I don't really understand this part. Surely if you have stopped her pocket money, it is because she doesn't have any money. If she has the money to pay for the rabbit hutch, then she should give it to you now. But as you have stopped pocket money, then surely she doesn't have any. If this is the case, she needs to be taught not to make promises about paying for something when she doesn't have any money. Otherwise I can see credit card debt being a problem later in life.

    What about getting her to do extra chores to earn a little extra pocket money if she needs money to do other leisure activities in addition to looking after her rabbit.
  • minerva_windsong
    minerva_windsong Forumite Posts: 3,808 Forumite
    If she gets pocket money/earns money from a part-time job then she should be paying for what she wants out of that. I was another one who never got subsidised once I was earning pocket money and then working (the exception during the pocket money phase being clothes) - my parents' attitude was, "You can spend your money however you like, but when it's gone it's gone and we won't give you any more." I think that's why even now I won't buy anything on credit and hate owing money.

    I reckon she's only kicking off about this now because you haven't reinforced it before and that it'll calm down when she realises that you're not backing down. Just be firm with her and explain that this is the deal. It might teach her not to make promises she can't keep, or ask you to buy her stuff she can't afford, if nothing else.

    And re: spoiling children, I think there's a difference between giving your kids everything they want and buying/doing something with them occasionally as a treat (I stress doing because, say, going to the pictures could easily fall into that category but they're not actually getting 'stuff'). Just because you're teaching them the value of money doesn't mean you can't be generous too.
    "A mind needs books as a sword needs a whetstone, if it is to keep its edge." - Tyrion Lannister
    Married my best friend 1st November 2014
    Loose = the opposite of tight (eg "These trousers feel a little loose")
    Lose = the opposite of find/gain (eg "I'm going to lose weight this year")
  • burntfingers_2
    burntfingers_2 Forumite Posts: 472
    Part of the Furniture Combo Breaker
    How can we teach our kids the value of money if they don't pay back what they owe?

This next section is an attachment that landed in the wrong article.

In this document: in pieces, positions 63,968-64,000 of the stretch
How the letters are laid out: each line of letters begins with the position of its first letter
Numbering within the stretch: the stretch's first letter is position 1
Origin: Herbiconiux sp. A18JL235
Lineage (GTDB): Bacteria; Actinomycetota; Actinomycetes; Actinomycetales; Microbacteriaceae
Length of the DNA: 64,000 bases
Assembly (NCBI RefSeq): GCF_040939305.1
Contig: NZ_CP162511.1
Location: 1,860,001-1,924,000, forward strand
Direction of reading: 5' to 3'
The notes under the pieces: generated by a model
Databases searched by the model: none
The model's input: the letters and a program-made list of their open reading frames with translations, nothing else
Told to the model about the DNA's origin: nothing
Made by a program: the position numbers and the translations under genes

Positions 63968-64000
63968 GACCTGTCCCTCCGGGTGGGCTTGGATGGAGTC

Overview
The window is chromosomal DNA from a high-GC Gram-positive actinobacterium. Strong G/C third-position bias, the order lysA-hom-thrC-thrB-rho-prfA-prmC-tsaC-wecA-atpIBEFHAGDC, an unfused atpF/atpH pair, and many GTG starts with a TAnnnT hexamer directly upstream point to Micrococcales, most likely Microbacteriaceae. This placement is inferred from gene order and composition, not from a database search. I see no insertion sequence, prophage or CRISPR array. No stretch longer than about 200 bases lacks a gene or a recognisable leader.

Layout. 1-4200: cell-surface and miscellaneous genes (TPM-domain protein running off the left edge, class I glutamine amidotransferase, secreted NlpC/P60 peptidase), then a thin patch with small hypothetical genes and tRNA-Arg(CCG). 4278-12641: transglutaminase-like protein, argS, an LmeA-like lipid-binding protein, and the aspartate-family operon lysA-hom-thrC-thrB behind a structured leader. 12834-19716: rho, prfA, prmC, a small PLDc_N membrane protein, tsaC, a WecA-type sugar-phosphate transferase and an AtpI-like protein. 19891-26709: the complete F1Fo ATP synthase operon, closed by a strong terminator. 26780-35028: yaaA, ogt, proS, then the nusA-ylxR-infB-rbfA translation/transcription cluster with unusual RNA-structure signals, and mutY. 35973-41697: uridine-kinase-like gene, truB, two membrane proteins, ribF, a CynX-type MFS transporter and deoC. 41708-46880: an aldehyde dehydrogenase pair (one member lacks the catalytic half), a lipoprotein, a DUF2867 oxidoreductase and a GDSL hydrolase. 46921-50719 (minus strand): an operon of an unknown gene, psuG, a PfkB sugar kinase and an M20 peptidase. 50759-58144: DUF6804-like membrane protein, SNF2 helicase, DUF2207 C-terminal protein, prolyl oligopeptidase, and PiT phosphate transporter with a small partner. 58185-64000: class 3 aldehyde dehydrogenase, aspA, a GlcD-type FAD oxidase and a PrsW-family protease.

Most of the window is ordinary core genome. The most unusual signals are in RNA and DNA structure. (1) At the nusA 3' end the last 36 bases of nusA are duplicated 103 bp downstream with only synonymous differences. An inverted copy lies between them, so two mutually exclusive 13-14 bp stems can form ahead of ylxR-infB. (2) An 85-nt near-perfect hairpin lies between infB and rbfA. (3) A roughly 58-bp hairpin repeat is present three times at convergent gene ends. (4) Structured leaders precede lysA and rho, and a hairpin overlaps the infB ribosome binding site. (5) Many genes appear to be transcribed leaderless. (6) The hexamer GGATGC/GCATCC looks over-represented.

They wouldn't have been able to go into a shop and take it away without paying so why should mums and dads have to always dip into their pockets?

    I learnt the hard way...abusive husband who wanted it all now :mad: hence my signature, never grew up and has never ever learnt the value of money. Drug dealing now funds his expenses!! :eek:
    Total debt £[STRIKE]37864.78 [/STRIKECOLOR=purple][FONT=Arial Narrow][SIZE=1 [/STRIKE][STRIKE] £31681.03[/STRIKE] -[/SIZE][/FONT][/COLOR]£16700
    Paid off so far.....[STRIKE]£15495.84[/STRIKE]£20364
  • Purple1974
    Purple1974 Forumite Posts: 337 Forumite
    No you shouldn’t be more lenient.

    My parents spoilt me rotten as a child, and even when I left home at 24 I would still ask my Dad for some pennies to bail me out etc.

    At the age of 31 I went through Bankruptcy and am only just now, learning the value of money at 36.

    I wish my parents had been more strict with me and spending as a child, things may have been different today.
  • harrysmith_2
    harrysmith_2 Forumite Posts: 15
    Part of the Furniture Combo Breaker
    edited 4 August 2010 at 8:55AM
    My DDs conveniently forget to take their own money shopping. I was always forgetting to ask for money back too. I have now set the older one a budget. You don't have to hand over the money - just keep a running total. That way she definitely knows she's going to have to "pay" for what she buys. It's amazing how the desire to buy the best quality / most expensive thing diminishes when DD knows it's going to come out of her budget. She then has to make decisions / prioritise her purchases which will be an invaluable lesson for later on when she is living independently.

    Don't feel guilty about asking for chores in lieu of extra cash either. You are being a responsible parent by teaching your daughter the life skills she will need to be successful.